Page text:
-API 510 Section 5.2

    When an owner/user chooses to conduct a RBI assessment, it must include a systematic evaluation of both the probability of failure and consequence of failure in accordance with API 580.

    -API 510 Section 5.2

    An RBI assessment may be used to increase or decrease the inspection intervals and extent defined in the inspection code.

    -API 570 Section 6.1

    External visual inspection intervals can be established by using a valid RBI assessment conducted in accordance with API RP 580.

    -API 570 Section 6.4

    When the owner/user chooses to conduct a RBI assessment it must include a systematic evaluation of both the likelihood of failure and the associated consequence of failure, in accordance with API RP 580.

    -API 570 Section 5.1

    It is essential that all RBI assessments be thoroughly documented in accordance with API RP 580

    -API 570 Section 5.1

    An owner-operator may establish the internal inspection interval using risk based inspection (RBI) procedures.

    -API 653 Section 6.4.3

    API 510 Pressure Vessel Inspection Code:

    API 570 Piping Inspection Code:

    API 653

    Tank Inspection, Repair, Alteration, and Reconstruction:

    Meridium Mechanical Integrity Complies with API Standards

  • Meridium Mechanical Integrity Complies with API Standards

    Did You Know... these key facts about the Meridium RBI methodology?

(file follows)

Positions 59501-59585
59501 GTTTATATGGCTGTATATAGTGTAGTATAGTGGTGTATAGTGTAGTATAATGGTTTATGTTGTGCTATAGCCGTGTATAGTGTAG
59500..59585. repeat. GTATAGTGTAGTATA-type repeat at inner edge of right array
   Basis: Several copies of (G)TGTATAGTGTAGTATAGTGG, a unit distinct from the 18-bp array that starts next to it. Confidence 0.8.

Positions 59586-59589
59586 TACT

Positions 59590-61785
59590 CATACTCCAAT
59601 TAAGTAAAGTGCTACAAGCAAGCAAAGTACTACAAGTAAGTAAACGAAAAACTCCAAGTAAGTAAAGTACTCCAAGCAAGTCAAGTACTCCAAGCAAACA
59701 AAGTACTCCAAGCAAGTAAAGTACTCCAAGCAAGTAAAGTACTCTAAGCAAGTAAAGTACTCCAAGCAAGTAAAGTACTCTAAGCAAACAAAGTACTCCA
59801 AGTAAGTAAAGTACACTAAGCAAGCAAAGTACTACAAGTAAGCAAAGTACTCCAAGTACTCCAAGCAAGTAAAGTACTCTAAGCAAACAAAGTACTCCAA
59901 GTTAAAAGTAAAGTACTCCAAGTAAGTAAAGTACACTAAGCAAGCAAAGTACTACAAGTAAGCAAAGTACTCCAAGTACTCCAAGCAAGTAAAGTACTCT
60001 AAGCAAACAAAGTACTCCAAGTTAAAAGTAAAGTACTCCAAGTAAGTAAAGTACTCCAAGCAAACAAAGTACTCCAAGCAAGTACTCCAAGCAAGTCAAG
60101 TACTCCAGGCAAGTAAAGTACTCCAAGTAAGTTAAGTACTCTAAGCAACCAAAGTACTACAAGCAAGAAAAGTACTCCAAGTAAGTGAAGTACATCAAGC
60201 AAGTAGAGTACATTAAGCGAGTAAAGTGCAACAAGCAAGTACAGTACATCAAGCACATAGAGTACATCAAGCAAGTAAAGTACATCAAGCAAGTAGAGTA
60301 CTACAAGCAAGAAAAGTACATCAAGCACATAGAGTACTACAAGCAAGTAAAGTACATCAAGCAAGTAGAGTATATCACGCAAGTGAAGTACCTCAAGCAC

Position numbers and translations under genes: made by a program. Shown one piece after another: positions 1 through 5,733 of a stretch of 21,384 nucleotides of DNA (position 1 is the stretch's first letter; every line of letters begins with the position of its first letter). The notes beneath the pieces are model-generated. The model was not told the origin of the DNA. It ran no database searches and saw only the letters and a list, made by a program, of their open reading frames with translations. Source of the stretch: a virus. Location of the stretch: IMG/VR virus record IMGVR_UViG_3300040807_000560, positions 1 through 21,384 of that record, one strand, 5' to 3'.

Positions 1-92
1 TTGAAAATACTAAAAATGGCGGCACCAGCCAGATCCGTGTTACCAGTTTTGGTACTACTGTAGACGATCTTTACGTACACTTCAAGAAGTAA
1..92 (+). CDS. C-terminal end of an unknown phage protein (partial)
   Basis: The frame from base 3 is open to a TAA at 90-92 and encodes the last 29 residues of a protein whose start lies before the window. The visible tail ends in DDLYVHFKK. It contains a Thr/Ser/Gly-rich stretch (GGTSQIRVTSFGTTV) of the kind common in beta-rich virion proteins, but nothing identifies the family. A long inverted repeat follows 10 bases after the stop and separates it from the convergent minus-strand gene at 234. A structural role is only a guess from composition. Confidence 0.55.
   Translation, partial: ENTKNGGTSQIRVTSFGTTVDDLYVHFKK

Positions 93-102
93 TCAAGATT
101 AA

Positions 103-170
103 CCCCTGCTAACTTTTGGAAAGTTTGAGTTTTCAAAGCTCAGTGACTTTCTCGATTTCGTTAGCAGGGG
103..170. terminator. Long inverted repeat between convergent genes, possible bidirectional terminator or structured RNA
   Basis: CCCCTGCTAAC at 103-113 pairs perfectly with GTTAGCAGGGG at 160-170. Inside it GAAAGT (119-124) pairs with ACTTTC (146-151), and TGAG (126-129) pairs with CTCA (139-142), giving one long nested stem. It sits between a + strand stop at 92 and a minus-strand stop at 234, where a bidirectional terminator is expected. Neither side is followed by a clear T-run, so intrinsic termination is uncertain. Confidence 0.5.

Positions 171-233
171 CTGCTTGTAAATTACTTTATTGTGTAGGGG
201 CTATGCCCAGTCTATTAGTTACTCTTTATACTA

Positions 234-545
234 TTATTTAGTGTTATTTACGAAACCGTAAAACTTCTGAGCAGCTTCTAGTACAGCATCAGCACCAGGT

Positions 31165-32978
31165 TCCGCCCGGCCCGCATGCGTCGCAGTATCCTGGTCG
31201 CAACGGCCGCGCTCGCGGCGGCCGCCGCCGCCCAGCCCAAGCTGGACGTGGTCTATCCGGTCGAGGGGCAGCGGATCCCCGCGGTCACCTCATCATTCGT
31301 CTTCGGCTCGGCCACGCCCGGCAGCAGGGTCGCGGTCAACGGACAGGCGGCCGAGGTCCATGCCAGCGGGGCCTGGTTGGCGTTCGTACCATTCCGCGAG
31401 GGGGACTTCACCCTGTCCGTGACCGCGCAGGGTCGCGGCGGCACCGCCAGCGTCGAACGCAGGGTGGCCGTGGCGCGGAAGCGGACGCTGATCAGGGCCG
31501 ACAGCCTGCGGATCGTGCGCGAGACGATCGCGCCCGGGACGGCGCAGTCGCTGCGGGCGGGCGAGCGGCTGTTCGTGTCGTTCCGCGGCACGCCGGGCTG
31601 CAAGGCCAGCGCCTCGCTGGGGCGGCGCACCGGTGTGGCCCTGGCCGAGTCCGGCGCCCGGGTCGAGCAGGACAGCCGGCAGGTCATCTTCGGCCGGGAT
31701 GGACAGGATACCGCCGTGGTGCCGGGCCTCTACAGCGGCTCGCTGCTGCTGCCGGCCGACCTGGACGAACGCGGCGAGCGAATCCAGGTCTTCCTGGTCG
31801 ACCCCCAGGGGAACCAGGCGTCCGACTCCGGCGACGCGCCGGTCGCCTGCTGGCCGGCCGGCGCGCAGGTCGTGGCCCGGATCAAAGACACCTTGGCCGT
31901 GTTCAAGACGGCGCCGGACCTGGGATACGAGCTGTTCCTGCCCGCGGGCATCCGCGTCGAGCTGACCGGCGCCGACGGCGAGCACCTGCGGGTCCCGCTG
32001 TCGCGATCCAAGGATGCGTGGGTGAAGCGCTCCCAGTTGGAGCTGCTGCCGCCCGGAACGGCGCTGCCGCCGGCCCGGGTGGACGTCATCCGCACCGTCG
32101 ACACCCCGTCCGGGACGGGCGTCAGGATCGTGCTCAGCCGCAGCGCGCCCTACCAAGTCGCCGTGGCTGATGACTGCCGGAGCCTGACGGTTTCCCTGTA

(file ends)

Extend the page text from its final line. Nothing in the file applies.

The Corrosion Loop concept and definition of the associated operating window streamlines the analysis and adds clarity.

    Execution of the Meridium RBI analysis as a team effort is defined as a pre-requisite, which stimulates cross functional integrity team building and exchange of best practices.

    The approach is very practical, easy to apply and transparent.

    The integrated framework of Meridium allows for seamless analysis, consistency of approach and synergy with other strategy assessment

    methodologies including RCM and SIS.

    After reviewing API 510, API 570, API 653 and NB 23, the Chief Inspector finds the following information:

    He reports back to the Plant Manager that extending the inspection intervals is possible by following API 580 and creating a Risk Based Inspection (RBI) program.

    The Plant Manager commissions an RBI study to determine initial inspection interval extension.

    The Chief Inspector creates a Request for Quote (RFQ) for bid by contractors knowledgeable in RBI.